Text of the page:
So, this is the tricky bit. Which power meter would I recommend for a power training virgin who was looking to take the lunge and buy in to this amazing advancement in cycling technology? Well there no doubting that both units have the strong points as well as their flaws but thankfully these flaws aren’t enough to warrant no buying one of the other. It very much comes down to preference and you own situation. If you are going to be continuously swapping bikes then the PT is the obvious choice due to how much easier this is. But if you plan to keep it on one bike which you will use for training and racing the crank based system is the winner due to being able to chop and choose your own wheel. For most people it will all come down to costa and at the moment you can’t buy a cheaper complete unit that the PT as it comes with everything you need to get you started. The thing is though, as you become more involved in training with power the chances of wanting to upgrade your head unit and training software are likely so you end up forking out for these items in the future anyway. The Quarq doesn’t come with any other kit so if you have nothing at the moment the initial outlay is more than buying the PT but still hugely cheaper than a complete SRM system. If you do already own a Garmin or other ANT+ compatible head unit then I would say there is only one choice and that’s the Quarq.
Both units have their technical issues and I have experienced first-hand what can go wrong although it does seem that the PT needs more work when it comes to general maintenance due to the bearing, free hub etc., I can’t ever see myself having to send my Quarq back very often due to standard wear and tear so for user longevity I would say Quarq wins that round. When I have had to send my units back to their respective service centres I got to experience the company’s customer service first hand and I am pleased to say that if you are planning on shelling out £1500 for a power meter, the customer service is well up to standard and you will have no issues in this respect which is very comforting.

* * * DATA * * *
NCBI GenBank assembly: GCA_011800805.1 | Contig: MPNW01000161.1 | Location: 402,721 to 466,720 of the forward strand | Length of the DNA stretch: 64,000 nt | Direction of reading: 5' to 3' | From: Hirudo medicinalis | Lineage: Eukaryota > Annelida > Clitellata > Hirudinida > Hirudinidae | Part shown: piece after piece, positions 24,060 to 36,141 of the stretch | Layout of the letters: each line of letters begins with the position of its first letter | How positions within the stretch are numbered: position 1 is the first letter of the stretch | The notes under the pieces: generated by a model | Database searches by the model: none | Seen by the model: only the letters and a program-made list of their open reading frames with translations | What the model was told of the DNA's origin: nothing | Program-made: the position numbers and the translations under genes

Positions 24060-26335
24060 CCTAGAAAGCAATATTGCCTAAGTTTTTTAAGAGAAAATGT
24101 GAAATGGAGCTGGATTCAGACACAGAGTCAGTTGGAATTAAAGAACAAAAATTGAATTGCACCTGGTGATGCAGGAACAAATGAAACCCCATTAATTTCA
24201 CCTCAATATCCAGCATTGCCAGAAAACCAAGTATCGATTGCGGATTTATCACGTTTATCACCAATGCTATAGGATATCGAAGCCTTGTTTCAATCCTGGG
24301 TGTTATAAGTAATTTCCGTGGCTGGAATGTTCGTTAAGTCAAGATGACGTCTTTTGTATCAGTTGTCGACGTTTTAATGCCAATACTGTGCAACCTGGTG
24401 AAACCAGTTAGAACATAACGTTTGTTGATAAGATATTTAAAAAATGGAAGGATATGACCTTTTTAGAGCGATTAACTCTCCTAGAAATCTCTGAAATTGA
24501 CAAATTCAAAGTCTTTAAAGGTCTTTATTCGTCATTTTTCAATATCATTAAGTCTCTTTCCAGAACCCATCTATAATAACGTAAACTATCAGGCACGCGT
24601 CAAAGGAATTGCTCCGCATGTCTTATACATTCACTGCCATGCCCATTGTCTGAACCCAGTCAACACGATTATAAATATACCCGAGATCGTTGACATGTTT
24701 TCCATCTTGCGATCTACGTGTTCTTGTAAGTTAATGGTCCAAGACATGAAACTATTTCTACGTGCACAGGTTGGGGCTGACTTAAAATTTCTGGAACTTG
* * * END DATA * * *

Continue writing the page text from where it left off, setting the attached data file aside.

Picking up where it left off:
So overall, both are great units, both are great value in their own way and both will do everything that you could ever want from them. But if you were to ask me which one I would keep if I could only have one then I think I would swing in favour of the Quarq. My main reason for this is that a crank based unit suits my needs more than a wheel based unit as I will only be sapping it between bikes 2 a year, once to change to my winter bike and once to change back to my raining bike. During the season it will stay on my raining bike and I will have the choice of what wheel I can use depending on the parcours of the race. I also feel that the Quarq is more robust that the PT and less likely to be damaged in the event of a crash and isn’t susceptible to silly little things like a buckled wheel or broken spoke like the PT is. Accuracy wise there is very little to choose between them, yes the PT displayed some drift during my testing but like I say I have rarely being able to see this myself before the test so don’t let the factor of accuracy or repeatability come in to you decision, it’s not something you really have to worry about.

I hope this review has helped you in some way if you have been torn between which unit to buy; either that or I have just made you change your mind for the 100th time. Things aren’t going to get any easier in the future either as a new wave or power meter begin to make their way on to the market, the most interesting ones being from Garmin/Metrigear and Polar/Look who are both racing to be the first to officially release the pedal based power meters on to consumer market. Both are in the testing stages at the moment and are expected out towards the end of the year, they are reportedly going to be retailing for around the £1000 mark but what this will include is anyone’s guess. Expect another power meter review on here in about 12 months’ time after I have brought myself a pedal based unit as well!!!!!
Feel free to ask any questions related to this topic by simply adding a comment, I would be more than happy to respond.

Train Smarter, Ride Faster. Simple.